Within minutes of stepping into the battered Hyundai i35 on the night of June 12, Israeli teens Gilad Shaar, Naftali Fraenkel, and Eyal Yifrach knew they were in trouble.
The three teenagers were squished into the backseat of the vehicle, which had picked them up in the southern West Bank's Alon Shvut junction, just feet away from a nearby military base. It was just past 10 p.m. at night, and the three were making their way home to their homes in the West Bank settlement bloc of Gush Etzion. They rang their parents to say they were hitching a ride, as they often did. But then, within minutes of entering the car, one of them managed to make a two-minute phone call to police at the local Kiriyat Arba police station, and in hushed tones said, "We've been kidnapped."
"They knew immediately what had happened to them," said Yoav, one of two Israeli army officers involved in the kidnapping case who spoke to BuzzFeed on condition he be quoted with only his first name since many of the details are still under gag order. "They got into the car after 10 p.m., and at 10:25 they called police."
The local officer on call, however, didn't pass on the information about a possible kidnapping to his superiors for hours, and gave up trying to re-dial the cell phone after eight attempts. By the time anyone more senior had been notified, the three teens were dead.
"We don't know yet what led the kidnappers to shoot the teens. But we know it happened quickly, within hours, maybe within an hour, of when they were taken," said a second Israeli officer involved with the case. "They were shot. There was no chance they could survive."
Previously under gag order were details that a shot could be heard in the background of the phone call to police, and that forensic evidence found in the Hyundai indicated that there had been foul play.
"We have been operating, for some time now, with evidence that these boys were killed," said the officer in Hebron. "It is with a heavy heart that we realized we were looking for bodies."
The Hyundai, which was abandoned, torched, in the Palestinian city of Hebron, shows that the three teens were shot at close range inside the car. The kidnappers then moved their bodies to a second vehicle, which they drove approximately 10 minutes down the road to an empty field in the north of the city.
"They buried one of the bodies further down, and the other two a bit more to the top. Maybe they were hurrying. They tried to hide the burial sight with rocks," said Yoav. "They did this at night, when no one could see them."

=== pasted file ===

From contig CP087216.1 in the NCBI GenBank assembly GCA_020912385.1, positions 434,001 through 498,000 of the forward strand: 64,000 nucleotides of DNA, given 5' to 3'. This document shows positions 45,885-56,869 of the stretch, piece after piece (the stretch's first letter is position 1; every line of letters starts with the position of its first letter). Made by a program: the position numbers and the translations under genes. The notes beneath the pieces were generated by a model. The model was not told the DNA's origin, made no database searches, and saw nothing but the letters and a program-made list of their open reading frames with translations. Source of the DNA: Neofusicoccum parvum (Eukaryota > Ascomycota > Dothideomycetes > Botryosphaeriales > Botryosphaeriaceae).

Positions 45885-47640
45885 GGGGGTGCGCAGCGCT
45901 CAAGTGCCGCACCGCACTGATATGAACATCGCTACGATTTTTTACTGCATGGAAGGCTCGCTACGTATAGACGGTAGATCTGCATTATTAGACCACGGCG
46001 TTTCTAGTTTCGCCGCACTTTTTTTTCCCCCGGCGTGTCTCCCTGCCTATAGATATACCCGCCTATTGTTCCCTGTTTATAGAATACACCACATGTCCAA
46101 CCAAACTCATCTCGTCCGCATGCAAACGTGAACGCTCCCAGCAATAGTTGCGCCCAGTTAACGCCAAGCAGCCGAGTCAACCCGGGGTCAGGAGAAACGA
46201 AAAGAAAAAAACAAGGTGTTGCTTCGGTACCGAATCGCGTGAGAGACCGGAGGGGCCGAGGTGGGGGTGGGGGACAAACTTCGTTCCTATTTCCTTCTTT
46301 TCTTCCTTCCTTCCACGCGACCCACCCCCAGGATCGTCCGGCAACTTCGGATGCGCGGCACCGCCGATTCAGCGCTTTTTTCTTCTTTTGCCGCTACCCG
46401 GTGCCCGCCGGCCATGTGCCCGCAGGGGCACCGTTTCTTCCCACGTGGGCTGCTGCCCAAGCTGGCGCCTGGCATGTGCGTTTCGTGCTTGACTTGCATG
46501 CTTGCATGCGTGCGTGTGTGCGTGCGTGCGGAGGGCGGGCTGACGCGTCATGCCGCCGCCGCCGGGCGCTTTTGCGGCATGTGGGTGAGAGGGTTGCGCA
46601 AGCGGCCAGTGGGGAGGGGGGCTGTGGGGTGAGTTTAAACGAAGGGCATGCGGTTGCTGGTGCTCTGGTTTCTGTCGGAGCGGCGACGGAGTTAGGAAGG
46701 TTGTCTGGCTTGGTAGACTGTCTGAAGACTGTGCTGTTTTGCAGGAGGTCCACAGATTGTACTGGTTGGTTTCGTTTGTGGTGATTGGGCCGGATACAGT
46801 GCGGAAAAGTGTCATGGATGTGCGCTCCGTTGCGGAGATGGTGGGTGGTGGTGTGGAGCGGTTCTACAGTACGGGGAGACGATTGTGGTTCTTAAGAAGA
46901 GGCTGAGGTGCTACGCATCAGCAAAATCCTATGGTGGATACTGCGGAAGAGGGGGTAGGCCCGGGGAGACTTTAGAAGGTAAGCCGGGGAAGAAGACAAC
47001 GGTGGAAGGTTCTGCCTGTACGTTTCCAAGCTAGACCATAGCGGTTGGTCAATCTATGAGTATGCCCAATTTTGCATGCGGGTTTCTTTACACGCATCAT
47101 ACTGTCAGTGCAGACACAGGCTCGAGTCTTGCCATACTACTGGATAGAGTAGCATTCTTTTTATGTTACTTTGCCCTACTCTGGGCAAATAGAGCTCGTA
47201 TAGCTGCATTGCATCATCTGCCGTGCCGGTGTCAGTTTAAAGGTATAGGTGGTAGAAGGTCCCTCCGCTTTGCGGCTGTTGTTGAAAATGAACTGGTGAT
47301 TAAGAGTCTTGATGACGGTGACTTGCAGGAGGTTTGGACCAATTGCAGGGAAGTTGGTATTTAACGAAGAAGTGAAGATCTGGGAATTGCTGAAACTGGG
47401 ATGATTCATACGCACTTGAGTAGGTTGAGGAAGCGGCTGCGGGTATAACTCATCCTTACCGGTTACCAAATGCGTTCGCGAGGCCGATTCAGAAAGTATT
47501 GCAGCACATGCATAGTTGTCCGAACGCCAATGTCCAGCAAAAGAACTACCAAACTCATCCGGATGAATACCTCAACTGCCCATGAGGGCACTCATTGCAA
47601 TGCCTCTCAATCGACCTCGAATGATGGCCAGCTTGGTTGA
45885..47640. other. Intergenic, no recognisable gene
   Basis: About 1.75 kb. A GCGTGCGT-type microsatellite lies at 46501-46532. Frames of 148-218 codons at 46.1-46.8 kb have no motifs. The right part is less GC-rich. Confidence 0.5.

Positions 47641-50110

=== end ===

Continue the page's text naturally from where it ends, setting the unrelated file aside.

By morning, a massive manhunt was underway. Israeli Prime Minister Benjamin Netanyahu ordered the military to comb the area, and arrest any person suspected of involvement in the kidnapping. But it wasn't until more than two weeks later, on Monday at 5 p.m., that a group of volunteers and IDF soldiers found the makeshift grave.
"They were kidnapped and murdered in cold blood by animals," Netanyahu told his security cabinet Monday, as Israeli media announced that the bodies of the three teens had been found. "In the name of the whole of Israel, I ask to tell the dear families — to the mothers, the fathers, the grandmothers and the grandfathers, the brothers and sisters — our hearts are bleeding, the whole nation is crying with them."
In a later statement, Netanyahu said, "Hamas is responsible, and Hamas will pay."
Israeli intelligence officials, however, remained divided over whether Marwan Qawasmeh and Amer Abu Aisha — two men named as wanted suspects behind the kidnapping — had direct ties to Hamas. The Qawasmeh family, one of the better-known families in Hebron, had recently distanced itself from Hamas.
"What we do know, is that this was likely an opportunistic move. The men behind this may have ties to a larger terror group, but this does not have the markings of a well-planned, complex operation," one Israeli officer, based in the West Bank, told BuzzFeed earlier this month.
In Hebron, local residents who knew the families of the suspects expressed doubt that Hamas was responsible, especially after the Hamas' senior leadership distanced itself from the kidnapping.
"That family, the Qawasmehs, often acted without the knowledge or signing-off of the senior Hamas leadership," said Mahmoud Zabir, a Palestinian resident of Hebron who knows the family well. "They were considered troublemakers, even by Hamas."
Palestinian Authority Chairman Mahmoud Abbas spoke to European and American officials Monday night, and expressed his sorrow over the death of the three teens. He called for an end to the violence, and asked that no action be taken until those responsible for the kidnapping were found.
On Monday night, hardline Jewish settlement groups called for Price Tag attacks against Palestinian areas in revenge against the deaths of the three teens. Israeli police said they had increased their presence in volatile areas, including in the area of the Hebron where the two suspects lived.
More than 240 Palestinians were arrested — most of them Hamas members — in the search for the two teens.
Israeli army jeeps and soldiers could be closing off streets around Hebron Monday evening.
"We are being told to stay indoors, it looks bad," said Palestinian shopkeeper Ibrahim Mansoor, who lives just in Hebron. "We can see the Israeli soldiers from our windows, we can hear shooting and we are very worried that tonight will turn ugly."
At least five Palestinians have been killed in the West Bank in clashes with Israeli soldiers since the teens were kidnapped. An additional three Palestinians have been killed in air strikes in the Gaza Strip.
Many have expressed concern that the violence will now only escalate.
Sheera Frenkel is a cybersecurity correspondent for BuzzFeed News based in San Francisco. She has reported from Israel, Egypt, Jordan and across the Middle East. Her secure PGP fingerprint is 4A53 A35C 06BE 5339 E9B6 D54E 73A6 0F6A E252 A50F
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